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T, JAJIES A. EDWARDS.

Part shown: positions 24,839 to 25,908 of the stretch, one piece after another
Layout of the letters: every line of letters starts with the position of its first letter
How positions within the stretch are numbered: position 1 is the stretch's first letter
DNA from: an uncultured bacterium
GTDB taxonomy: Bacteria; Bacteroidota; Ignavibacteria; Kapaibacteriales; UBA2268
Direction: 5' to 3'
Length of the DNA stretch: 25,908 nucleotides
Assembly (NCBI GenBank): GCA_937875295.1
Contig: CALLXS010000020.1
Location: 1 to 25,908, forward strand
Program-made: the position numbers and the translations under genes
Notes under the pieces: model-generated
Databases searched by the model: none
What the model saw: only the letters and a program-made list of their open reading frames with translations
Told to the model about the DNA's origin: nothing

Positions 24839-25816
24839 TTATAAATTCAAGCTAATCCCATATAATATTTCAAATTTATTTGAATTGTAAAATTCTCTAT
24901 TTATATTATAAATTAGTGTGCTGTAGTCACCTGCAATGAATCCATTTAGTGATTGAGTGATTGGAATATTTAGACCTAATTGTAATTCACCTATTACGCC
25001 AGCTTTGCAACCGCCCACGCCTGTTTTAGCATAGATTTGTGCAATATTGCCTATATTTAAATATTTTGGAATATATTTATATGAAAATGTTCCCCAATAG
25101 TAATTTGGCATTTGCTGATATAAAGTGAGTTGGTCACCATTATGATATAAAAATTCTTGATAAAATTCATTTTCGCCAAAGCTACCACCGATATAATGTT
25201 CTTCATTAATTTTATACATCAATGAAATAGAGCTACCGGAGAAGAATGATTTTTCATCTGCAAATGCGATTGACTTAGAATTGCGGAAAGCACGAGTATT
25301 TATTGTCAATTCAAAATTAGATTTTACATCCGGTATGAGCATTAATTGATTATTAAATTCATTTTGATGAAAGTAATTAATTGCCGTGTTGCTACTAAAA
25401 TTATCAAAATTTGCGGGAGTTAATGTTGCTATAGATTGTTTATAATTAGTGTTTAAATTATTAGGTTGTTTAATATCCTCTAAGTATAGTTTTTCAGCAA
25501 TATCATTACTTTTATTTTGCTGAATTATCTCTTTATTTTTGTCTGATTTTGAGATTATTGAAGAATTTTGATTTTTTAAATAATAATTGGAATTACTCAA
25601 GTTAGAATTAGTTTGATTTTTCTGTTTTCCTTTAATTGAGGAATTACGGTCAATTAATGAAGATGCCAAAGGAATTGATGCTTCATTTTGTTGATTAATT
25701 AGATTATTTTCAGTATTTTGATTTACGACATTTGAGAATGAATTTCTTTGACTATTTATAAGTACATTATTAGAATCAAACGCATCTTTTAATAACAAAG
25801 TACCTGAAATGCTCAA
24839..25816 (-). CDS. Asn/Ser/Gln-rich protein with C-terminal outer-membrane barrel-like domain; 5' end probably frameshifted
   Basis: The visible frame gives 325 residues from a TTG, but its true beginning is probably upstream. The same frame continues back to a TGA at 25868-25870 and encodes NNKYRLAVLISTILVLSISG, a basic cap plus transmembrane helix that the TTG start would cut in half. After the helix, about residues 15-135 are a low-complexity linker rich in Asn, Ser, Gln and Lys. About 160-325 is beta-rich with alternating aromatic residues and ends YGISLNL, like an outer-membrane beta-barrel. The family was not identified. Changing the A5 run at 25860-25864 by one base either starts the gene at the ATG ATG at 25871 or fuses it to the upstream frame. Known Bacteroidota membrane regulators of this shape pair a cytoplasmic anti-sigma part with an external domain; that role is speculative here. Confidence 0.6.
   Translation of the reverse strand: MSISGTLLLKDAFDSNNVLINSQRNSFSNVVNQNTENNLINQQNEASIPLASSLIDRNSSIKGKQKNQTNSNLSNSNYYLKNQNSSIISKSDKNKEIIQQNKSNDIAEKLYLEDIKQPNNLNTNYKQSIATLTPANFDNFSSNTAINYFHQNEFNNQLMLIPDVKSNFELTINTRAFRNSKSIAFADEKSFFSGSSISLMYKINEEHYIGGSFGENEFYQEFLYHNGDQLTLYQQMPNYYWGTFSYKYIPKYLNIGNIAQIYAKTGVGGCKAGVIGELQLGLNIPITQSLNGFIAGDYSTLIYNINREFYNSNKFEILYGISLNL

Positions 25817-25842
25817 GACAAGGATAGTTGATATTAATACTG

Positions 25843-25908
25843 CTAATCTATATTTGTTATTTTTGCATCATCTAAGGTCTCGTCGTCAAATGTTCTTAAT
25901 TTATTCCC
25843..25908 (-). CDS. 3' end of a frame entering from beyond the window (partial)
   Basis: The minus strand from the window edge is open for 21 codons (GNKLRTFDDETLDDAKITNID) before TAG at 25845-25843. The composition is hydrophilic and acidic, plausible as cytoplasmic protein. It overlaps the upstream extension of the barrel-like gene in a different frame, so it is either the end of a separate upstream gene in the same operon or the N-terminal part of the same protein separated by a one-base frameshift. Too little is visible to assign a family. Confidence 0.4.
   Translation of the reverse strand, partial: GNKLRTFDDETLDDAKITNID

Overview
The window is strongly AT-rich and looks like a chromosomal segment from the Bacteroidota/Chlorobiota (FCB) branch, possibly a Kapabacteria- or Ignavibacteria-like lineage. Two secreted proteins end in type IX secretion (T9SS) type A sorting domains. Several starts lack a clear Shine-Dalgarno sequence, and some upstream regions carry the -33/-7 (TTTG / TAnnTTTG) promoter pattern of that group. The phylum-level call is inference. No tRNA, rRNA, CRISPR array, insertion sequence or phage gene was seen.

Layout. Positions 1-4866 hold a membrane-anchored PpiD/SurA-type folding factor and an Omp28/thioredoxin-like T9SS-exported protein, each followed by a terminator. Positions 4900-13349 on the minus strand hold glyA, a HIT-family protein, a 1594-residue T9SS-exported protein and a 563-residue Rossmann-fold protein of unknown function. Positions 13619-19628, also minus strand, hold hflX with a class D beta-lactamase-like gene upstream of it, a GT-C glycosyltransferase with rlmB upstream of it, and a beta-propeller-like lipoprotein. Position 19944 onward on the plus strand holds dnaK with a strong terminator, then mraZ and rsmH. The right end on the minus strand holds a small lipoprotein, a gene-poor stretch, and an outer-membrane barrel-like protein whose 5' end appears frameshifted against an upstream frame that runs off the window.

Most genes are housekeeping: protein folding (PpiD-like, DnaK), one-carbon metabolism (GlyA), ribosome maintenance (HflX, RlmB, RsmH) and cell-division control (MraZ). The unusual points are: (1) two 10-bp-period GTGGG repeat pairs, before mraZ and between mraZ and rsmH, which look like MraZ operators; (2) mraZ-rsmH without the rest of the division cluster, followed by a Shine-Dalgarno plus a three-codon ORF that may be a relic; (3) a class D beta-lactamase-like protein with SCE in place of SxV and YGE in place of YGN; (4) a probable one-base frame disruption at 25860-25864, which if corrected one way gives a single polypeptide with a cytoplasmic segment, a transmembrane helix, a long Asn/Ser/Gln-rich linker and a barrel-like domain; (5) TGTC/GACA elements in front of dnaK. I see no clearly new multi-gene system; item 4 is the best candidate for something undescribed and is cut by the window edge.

flE tow* '-PUBLISHED EVERY THURSDAY IN the uppER ST0RY 0F THE Washington BUILD" jNG AT^HE CORNER OF and Water Streets, DES MOINES COUNTV. IOWA. TERMS: -nVJk A I O w i e u i s e Tbe \v«ek, at THREE DOLLARS per ""^IV ADVANCE SttTISEMENTS E, will bo inserted at „r dollar %"tVof one dollar per square, for the first ififtv cents for each subsequent insertion. Viiral deduction will be made to all those advertise by the year. "^JE INSURANCE COMPANY. .. 'X to PROMOTE MARRIAGE. a rich capitalist of Paris, whom I shall feel Lebrun, famed for his enterpris- •i!fand speculative disposition. Not anew Let was set on foot but he was appli to'for his patronage and protection, *1 in general whatever he engaged in i crowned with success. Not long Le he was one morning seated in his udv at his country house, when a cabri let drove up to the door from it dcscend- 9, a young man of fashionable appear ance ami' fine open countenance, not un known to the frequenters of Tortoni's.— He demanded to speak with the master of the house, and was introduced at once to Lebrun. His host was in slippers ind robe de chambre, for he loved to live as indolent as he could when not immers ed in the whirlpool of business at Paris. •You will excuse me, Monsieur said the yung man, taking possession of an arm chair 'you will excuse me for troub lino- vour retirement by speaking to you of aiders of speculation but the affair in question is of grave importance and press ing nature it may have consequences so Bf-rally useful to society and so exorbi tantly lucrative, for its projectors, that 1 convinced of your forgiveness for speaking to you respecting it.' 'Speak on, Monsieur I am all atten tion,' i«id the capitalist, crossing his legs and drawing his dressing gown closely about him. •Who could ever have supposed,' said tie stranger, with great solemnity, "that in quilting an age of doubt and incertitude like the last, we should enter a period so remarkable for its desire of fixedness and certainty as the present. In the eigh teenth century every thing was overturn ed, because the world doubted of every thing in the nineteenth no doubts exist because nothing is left to chance. It is by means of insurance that society is now re-organizing itself. What is there that is not now insured? Nay, it has been paid, lately whispered that the Messrs Roths child think seriously of forming a compa ny for insuring kings on their thrones and for fixing ministers of state in possession oftheir portfeuillies. In fact, insurance is the great instrument by which will be brought about that advanced state of hu manity, so fruitlessly sought for by Four rier, St Simon, and 'But what is the meaning of this long preamble?' interrupted the master of the mmiion, 'in a dry metallic voice. You are s,ware I presume, that I require some thinjr positive—actual—palpable,' laying a stress on each expression. 'Mv project unites all these qualities,' said the stranger. 'Well, then let us have it without far ther preliminaries said the other. 'The fact is,' said the projector, 'that '.he hiatter is of so delicate a nature that I am obliged to prepare you for my pro posal. 'I think I can guess that it relates to »n insurance company. What is it you propose to insure Monsieur?' 'Since I must speak positively my plan is to insure marriageable girls, against the great evil of their existence—against be ing old maids.' 'Hum-m-m *. jminated ^the man of wealth, again uxing round him his robe & thambre, which the slight irritation of |«e moment had displaced. The idea is ingenious.' '\ou perceive that the niatural desire, *nich must arise in every lady's bosom to avoid celibacy, will incline her to in SM** and the profits must be enormous. 'Yes that is clear enough: but how will ^°]Lmanaire ra*e °f insurance?' 'That must be graduated, according to beauty, fortune, and talents of each, ne chances of old maidhood cannot be 6 same for all, nor do I propose to in *8 all for the same age one may be fix twenty, another at twenty-five, and eV0n so ^ate as A cannot Ptoy jdf- iptarT|TB?0je U thirty-five. But if i °f the term agreed on, ®e tady remains without a husband, indemnity musk be paid, and this will ii'IIl3.a f°rtune, which in many cases ^obtain for her the partner she de- ^®ut vill the company reterve to itself de ^r °f acting in any way it may a 1 ^^sable, to procure husbands for •\j8Ure^ before the term fixed on.' 50^ 081 btinfff Msuredly: the company of renounce any means of a')?ut object, but most em- ji I ^hich may seem advantageous |g, indemnity will scarcely ever jjag0^tur®d to be paid, and that is the did the speculation is so splen •y fin*6* Me there mast arise some profits ncin? ftfo Z??- not a single loss,' "Otaae advocate of the new in tg. LV co.mpany, seeing that his host towards the project. 'If 18 c®Bcted against deatH, jio- hinder persons from dying if Situ it is made against lire how can you pre vent houses from burning if you insure against perils of water, how can ship wrecks be put a stop to? But insuring against remaining single all you have to do is to marry off as quickly as possible your customers.' '1 suppose that the company will take care to have always at its disposal a num ber of gentlemanly bachelors, of good character and education, physicians, sur geons, literary men, barristers, merchants and scientific men, whom it may employ to gain the hearts of those who are to be married.' 'That is an indispensible condition of success, and I intended taking on myself the care of that particular duty.' 'Well then, I am your man. l^et the matter rest between us two—no, noise no puffing—nothing but secrecy, activity and cleverness. Get the bond of partnership prepared, and get the act, constituting the society, duly passed through the proper forms. I am willing to advance eight hundred thousand francs, which will be amply sufficient for the capital. You on the other hand, will throw into the stock your zeal and activity, and the profits shall be divided: I act generously, as you may perceive." 'The young man took his leave excee dingly satisfied with his visit, and spring ing into his cabriolet, returned to Paris. In a few days he brought the neeesary pa pers, and the matter was speedily conclu ded. After M. Lebruri'Uad signed and re turned them to the young speculator, he addressed him thus: 'Monsieur, you are now director of the new company and I need scarcely say that I wish you success. To prove to you. however, that I really have deeply at heart the success of our speculation I intend commencing the business myself by insuring my daughter. She shall be the first in the list of young ladies insured to obtain a husband. Fill up the blanks of the printed form.' 'Age?' demanded the director.' 'Seventeen.' 'Name and sir name?' 'Euphemia Lebrun.' 'Face?' 'Decidedly pretty.' 'Talents?' 'Music, drawing, dancing, horticul ture.' 'Fortune?' •All that I possess when I die, and eight hundred thousand francs oh the day of her marriage.' 'That will do, Monsieur.' 'You may fix the rate yourself, and the age, at ^vhich the indemnity shall be —:A said the father proudly, he thought of the charms of his only daugh ter. 'There is every reason to hope that Mademoiselle Euphemia will have no claims on us for indemnity:" said the young partner, as he collected his papers and departed. As he passed through the pleasure grounds which surrounded the villa, in order to reach his cabriolet, which he di rected to wait for him at the gate of the park, he perceived a young and lovely girl in midst of the flowers on which she was lavishing her cares. Unaware that any one was near, she was singing a little air which C. Damonreau had made fash ionable, as she tied up the flowers or wa tered them where the heat had parched them up. The young director paused a moment to admire the slight but round ed figure, and the glowing color and beautiful hair of the young person.— This undoubtedly,' thought he, 'is the daughter of M. Lebrun. I have com menced most fortunately. No danger of so fair a creature being obliged to demand her indemnity.' He cast another glance at the lady, and proceeded towards the gate. A fortnight had scarcely passed when M. Lebrun returned to his house in the Chussee d'Autin. It was his daughter who teased him into quitting the country. He was astonished that his dear Euphe mia should so suddenly abandon, in the midst of the summer season, her flowers which she loved so well. He naturally sought for some reason for such a change and more than once said to himself, 'Is it possible that she can by some chance or other have formed an attachment for some person at Paris?' At last he could no longer doubt that he had conjectured rightly for her gaiety was fled, her music, drawing, flowers were all neglected, and a tear sometimes betrayed her secret.— But who could have inspired this passion? What opportunity was there for a gallant to press his suit? He was determined to discover the mystery. 'My dear Euphe mia,' said he, 'you have become wonder fully serious. On what can your thoughts be always occupied? What new senti ment has taken possession of your mind? —Speak to me frankly you know how dearly I love you can you have seen some person who has captivated your af fections? If it is a proper match, you cannot doubt that I shall be only too glad to unite you to him who will render you happy.' 'Well, then father, I acknowledge I do love,r said Euphemia, with that timidity and hesitation which a young girl cannot free herself from, even when confessing the state of her affections to her own father. ti And who is het said M. Lebroay^ii 'That ia his secret as much as mine,' re plied the daughter with great tranquility I cannot speak of it without his consent but I will ask him, when I see him, to declare his name.' This reserve only excited the curiosity •ft* *"-""1 ,|J| of M. Lebrun. He pressed his daughter more and more to name her lover.—At last she said. 'Give me only three days, and I will then conceal nothing from you.' They were conversing in this manner when Euphemia entered the room. She blushed on seeing the stranger. 'My daugther,' said M. Lebrun to. the young man—'What do you think of her? She is admirable! I can venture to pre dict she will not pass another year \vith out—' 'Father said the young girl, regarding by turns the two speakers, "I promised to inform you of the person whom I love. This is he?' 'Good heavens! is it possible,' cried the astonished capitalist. 'According to our regulations,' saidshe director very gravely, 'I was bound to seek every means not to allow the specifi ed time to pass without—' True, true. But Euphemia, how did you get acquainted with monsieur?' 'I saw him in the country one day in going out. He used to come afterwards every day. He helped me to cultivate my flowers. We walked out in the park, and, at last I found his visits to short, I thought that by coming to Paris I should see him more frequently, and for a louger time.' 'In showing my zeal for the interests of the society,' continued the speculator 'I considered—' 'Come my young freind,".said the sur prised father, 'you are a clever fellow.—• Stunned as I have been, I must acknow. ledg that the matter has something amu sing in it.' 'I protest to you, I considered that I faithfully "^performed my duty.' 'No use-in talking of it now. Yoij al ready have the eight hundred thousand francs fortune.' 'Quite correct,' said the young man, taking Euphemia by the hand with the air of' a martyr to his duty. 'This is a glorious beginning. We shall have such custom from this affair. We must abso lutely gain millions!' INTERESTING FACTS.—The first deck ed vessel, ever built within the .limits ol the old United States, was con structed on the banks of the Hudson, by Adrian Block, in the summer of 1614. She was called a yacht, and her first voyage was made through Hell Gate, into the Sound, and as far east as Cape Cod, by the Vineyard passage. It was in this voyage that Block Island was discovered.—With in the first forty-six years after the settlement pf Massachusetts, there were built in Boston and its vicinity 730 vessels, varying from six to 250 tons in burthen. One of these, the Blessing of the Bay, a bark of 30 tons, was built in 1631.—The cele brated English patriot and divine, Hugh Peters, caused a vessel of 300 tons to be constructed at Salem, in 1641. The first schooner ever laun ched is said to have been built at Cape Ann, in 1714. Her name is not known.—In 1713, Connecticut had but 2 brigs, 20 sloops, and a few smaller craft, employing but 120 sea men while Massachusetts, about the sanxe time, had 492 vessels, the ton- BURLINGTON, THURSDAY, JUNE 27, 1839. sou octKUKseaassN e The next day the young director of the new Insurance company to promote mar riage, came to pay a visit to his partner, my dear fellow,' said M. Lebrun, saw him, 'you will never Oh! when he guess—V 'Guess what?' 1 hat my daughter is already inspired by Jjie tender passion-.' 'Oh,' said the director,' 'that must be the effect of the insurance.' 'A wonderful eflect it is, at all events. W hy, a month has not elapsed since the insurance took place. Bv Jove! you are fortunate. If we have only another such piece of good fortune, the fame of the company will be in every person's mouth.' nage of which'was 25,406, and em- distance of a few yards. The man ployed 3493 seamen.—The first en sign ever shown by a regular Ameri can man-of-war, was hoisted on board the frigate Alfred, in the Delaware, by the hands of Paul Jones, in the lat ter part of December, 1775. What this ensign was is not precisely known as the present national colors were not formally adopted until 1777.— The first regular American cruiser that went to sea, was the Lexington, a little brig of 14 guns, commanded by Captain John Barry, of Philadel phia. She sailed some time in the winter of 1776.—The first American man-of-war that got to sea after the adoption of our present form of gov ernment, was the Ganges. She was originally an Indiaman, but was pur chased by the government and con verted into a cruiser, having an arm ament of 24 guns. She sailed in May* 1798, under the command of Captain Richard Dale, who was first lieuten ant of the Bon Homme Richard when, that ship captured the Serapis.—The Constellation was the first of the new built vessels that went to sea, under Captain Truxtun. She sailed in June 1798, and was followed by the Uni ted States, and a little later by the Constitution, both these latter sailing in July, the same year.—The first prize made under our present naval organization, wan th# Preuch priva.- Vs teer Le Croyable. 'She was a schoo ner of i4 guns, and was captured by sloop-of-war Delaware, Captain Decatur. The above historical facts we have gleaned from Mr Cooper's excellent Naval History of the United Stat.es.-r—BostonPost. the THE FARMER.--When we view the larmer—remote from the troublous scenes of fraud, malice, vanity and ambition cultivating the domestic virtues, cherishing the principles of universal benevolence, dispensing happiness to all around him, with looks of cheerful innocence, and words that speak an elegant simplicity we can not conceive a human being more blessed, or a character more truly dignified. Such a figure stands like an ancient patriarch commanding love and veneration. AH his conduct is upright all his aims are directed to the purpose of humanity. If we com pare him with a statesman, how much "happier is he than the first minister of the- monarch! While a minister of state fleeces a whole people, our farmer is employed in shearing his flock, from which he ex tracts nothing but superfluity and in cumbrance. The first operation pro duces murmurs and discontent the ast is attended with mirth happiness and festivity. The farmer uses no corruption but manure he hatches no intrigues, but poultry he bresvs no mischief, but beer he fears no blasts of envy, though he dreads the blasts of heaven and instead of forti iying castles, he fences fields, because he has no enemies but vermin to con tend with. A "BAR FIGHT," OR A MERE SCRATCH. -—-The Galena Democrat gives the followinw account Sparks, in his Life of Washington, speaking of his intrepiditjr, says:—"A person of lawless habits and reckless character had frequently entered up on the grounds near Mount Vernon and shot ducks and other game. It was his custom to cross the Potomac in a canoe, and descend the creeks to some obscure place where he could be concealed from observation. One day hearing the discharge of a musket, Vashington mounted his horse, and rode in the direction of the sound. The intruder discovered his approach and had just time to gain the canoe & push it from the shore, when Wash ington emerged from the bushes, at a raised his gun, cocked it, pointed it at him, and took deliberate aim but, without a moment's hesitation, he rode into the water, seized the prow of the canoe, drew it on land, disarm ed his antagonist, and inflicted on him a chastisement which he never again chose to run the hazard of encoun tering. "Is dis all de Poss office dar is* in dis place, Sir?" said a ribbed nose dar key, as he stood on the wrong side of the Post office, the other day. "Yes —certainly," said we. "Sakes alive I" exclaimed cuiFee~-"dont see how you does get along arid lib, sar, wid only one Poss office." A SAILOR'S VERACITY.—A' sailor one evening, was stopped by a foot- w- of the "sports" in Wisconsin:— A son of Mr Chauncy Jones, on the road between Piattville and Cass ville, W. T. was returning home in company with a young man living with his father, and on reaching the top of the Piatt hill found the ^high blockaded by a she bear and her cubs. Jones ordered the boy to "take a tree," but being unarmed, was forc ed to beat a retreat. The bear fol lowed him a short distance, and then returned to the tree the boy had clim ed, ascending it, with one of her "huge paws," grasped him by the back part of one leg, and in this manner begun descending the tree, pulling the poor fellow with her to the ground, the more conveniently to have a "fair scratch. As good luck would have it a small dog belonging to the boy, hearing the cries screwed up his cour age and stationed himself at the root of the tree. As soon as the bears hind feet came to the ground, the dog made a desperate lunge at her. The contest was now between the bear and the dog, which gave the boy time to escape. The boy's wounds were thought to be dangerous, but he is fas recovering. pad, who demanded his money, when a scuffle ensued, the tar took the rob ber and bore away his prize to a jus tice. When the magistrate came to enquire in to the nature of the assault, he told the sailor that he must take his oath that the robber had put him, ed to the soldiery, as in bodily fear, otherwise he could not commit him. The sailor looking steadfastly at the justice answered. "He!he put me bodily fear! No, nor any man that ever lived, there fore, if that is the case, you may let him go, for I'll pot swear to such a lie/' -r-' y'? 'f v-y ril ,1 A very amusing scene occurred in one of the adjoining counties, during the sitting of the Circuit Co-urt. A constable who had been lately induc ted into office was in attendance on the court and was ordered by the judge to call John Bell and Elizabeth BellV He immediately began at the top of his lungs, John Bell and Eliza beth, "one at a time," said the judge. "One at a time, one at a time, one at a time," shouted the constable. "Now you've done it!" exclaimed the judge out of patience. "Now you've done it, now you've done it, now you've done it," yelled the consiable. There was no stand ing this, aiid court, bar, and bystand ers, broke out into a hearty laugh to the perfect surprise and dismay of the astonished constable.—Jacksonville Illinoian. the Chicago We understand from papers that one hundred thousand dollars of the loan, recently negotia ted by Messrs. Reynolds and Raw lings, has arrived in Chicago, and is now ready for disbursement.—Two of our Commissioners, Messrs. Raw ings and Oakley, together with Gov. Reynolds and the Hon. R. M. Young, have gone out it is stated, in the Liv erpool, to negotiate in the London market, additional sales of our State Bonds. It is said that in the "multi tude of counsel, there is safety." It is probable, however, that the design in sending so many, is, that they should operate as "checks" on each other.—It is not to be presumed, that they will all turn to "Swartwouting," should they be successful in the ob ject of their mission. Our Democrat ic Governor, it is thought, so reckon ed.—We hope they will succeed in getting money enough to pay their expenses n.t least.—Bloominglon Obs. IMPORTANCE OF CORRECT PUNCTUA TION.—The husband of a pious wo man having occasion to make a voy age, his wife sent a written request to the parson of the parish, which, instead of spelling and writing prop erly: "A person having gone to sea, his wife desires the prayers of the con gregation." She spelt and pointed as follows:— "A person having gone to see his wife, desires the prayers of the con gregation." Ihe parson—who had not exam ined the contents of the paper it out accordingly. gave IMPORTANT DECISION.—By the Lou isianian, we learn that the U. S. Dis trict Court, sitting at New Orleans, has, in the case of Price and others, given judgment against the U. States, and in favor of the defendants, on the ground that the late act of congress, relative to steamboats, is not applica ble to those navigating the Mississip pi. This is an important decision, and wili settle about one hundred and forty suits pending on the same sub ject.—ib. MORALITY OF THE TEXIANS.—The following is from the Galveston Civil ian, which evinces in the good people of Galveston, a commendable degree of respect for morality and good or der, and might be held up as worthy the imitation of the citizens of some town in Illinois that we know of:— Backivoodsman. "On Monday a crowd of idlers walked about a mile and a half thro' the sun, to see a pugilistic encounter, between a sailor and an ex-pilot but just as they were ready to commence operations, the sport was cut short by the appearance of the Recorder, Squire Adams, and a posse of Con stables, who dragged the belligerants to town, and held them to bail—in de fault of which one of them was fur nished with lodgings, at the expense of the city, in a place of a character so quiet and retired that it is hoped it will restore his mind to a quiet con dition." EXECUTION OF GEN. MEXIA.—The N. O. Louisianian of the 25th ult. says: "We have just received pa pers and letters by the schooner Wait er, Captain Delvaille, arrived this morning from Vera Cruz, It will be seen by the following extract that the execution of General Mexia, is but too true:" VERA CRUZ, May 16, 1839. I have just learned, from an un doubted source that General Mexia received the most humiliating insults from Santa Anna. Some few mo ments before his death, he had been ordered to be shot with his back turn a traitor to his country. This he refused, and he was then murdered jn a yard, Santa Anna gratifying a personal vengeance. We are assured that 'he died a hero. Urrea and his company have taken flight they are gone, it is said, to re join the remainder of theii* trqops at Tampieo. Bustamente, ahd Arestte m' & VOIJC I No. 4. are marching on this point: there is no doubt of their success. MARTYRS OF THE PRESS.—On the. 18th of September, 1797, the French Directory issued the following proc lamation: "Orders are hereby given to the executors of the mandates of jus tice to arrest and conduct to the pris on of La Force the editors and prin ters of (here the papers are named, 29 in number) all guilty of having conspired against the internal and ex ternal repose of the republic." All the presidents of the National Conven tion were with one or two exceptions journalists. Of the 63 who attained that honor, 18 were guillotined,, 3 committed suicide, 8 were transport ed, 6 imprisoned for life, 4 became mad, and died at Bicetre, 22 were de clared outlaws, and there were only two escaped without castigation of some kind If we extend this synop tical tableau to the entire press, we shall find its proportions pretty exact. —There perished from 1789 till 1797 at least one-half of the political wri ters of Paris. During the height of the great plague in London, a mountebank re alized a fortune by announcing that he gave advice to the poor for no thing: crowds flocked to consult him but he took half a crown for his rem edy, on the plea that though his ad vice was given gratis, he was obliged to sell his physic. It is a little remarkable, as stated by Mr. Baldwin, that among upwards oi' a million of inhabitants carried off by the plague in Upper a&d Lower Egypt during the space of four years, not a single oil-man, or dealer in oil suffered. The same fact was noticed during the plague in London. "THE SILK STOCKING GENTRY."— A good anecdote is told of the can vass in the Norfolk District. It oc curred at St. Bryde's in Norfolk coun ty. Mr. Hollemann (V. B.) descant ing on the silk stocking Aristocracy, Dr. Mallory (Whig) seized him by the leg, and lifting his foot up to the pop ular view, showed that Mr Hollemann himself had on silk stockings!—Rich mond Whig. DEATH OF MRS GRANT IN PERSIA.— We have before us a letter from Mr William R. Stocking, an assistant missionary in Persia, to his relative, William C. Redfield, Esq. of this city, dated Ooromiah, January 19, 1839, announcing the painful news of the death of Mrs. Grant, wife of Dr Grant of that mission. Mrs. G. died on the 14th of January, of billious fever— after an illness of ten days.—N. Y. 'Com. Adv. THE SEMINOLE WAR.—So the Flor ida war is terminated at last. And how? Not by arms, but by negotia tion. The Seminoles have proved themselves to be equally good fight ers and runners. They have very nearly fulfilled the threat of Powell at the outset, that the war should not be terminated in less than five years. In, the meantime it has cost the country many brave men, and some $25,000, 000 of money. We deeply regret the former the latter is about as it should be for we hold that the war on the part of the United States was unjust and inhuman while on the oth er hand, the Indians were fighting for their altars and their hearths,—or ra ther, for their swamps, musketoes and miasmia. They were goaded to the contest by a series of injuries, which, in our judgment, would have wrought up cooler heads than those of savages, to a determination to perish rather than submit.—iV. Y. Jour» Gom. FAMINE.—The most jailing dis- appai tress exists in the island of Newfound land. Hundreds of families are in a state of starvation. The accounts o?: the sufferings of the people are truly harrowing, being reduced to extreme wretchedness, without food or cloth ing, living on one miserable meal a day, and that consisting of putrid ,fish. A SAD ACCIDENT occurred at the Theatre last night in the performing of "The French Spy. Near the close of one of the acts, during the contest? between the Arabs and the French^ one of the actors—MR LOWE—who played the Corporal, accident!y fell upon a bayonet, and was wounded sf severely, that he almost immediately expired.—Louisville News Lstter^June 8. C.- DEATH -OF MR LEGGRTT.—The N. Y. Star of the 30th ult says:—-"We learn that Mr Leggett, late editor of the plain Dealer, is dead. He had, long been ill with the liver complaint and finally sunk under it. He was d1 vigorous writeir, possessing more talf^r ent than judgement but as a poet* and a literary man he held a distin guished rank." It will be reccollected that Ml, Legget.had been recently appoin^ta, Charg^de Affairs, atf Guatemala? V 1 #1 3 :'r"f!l 3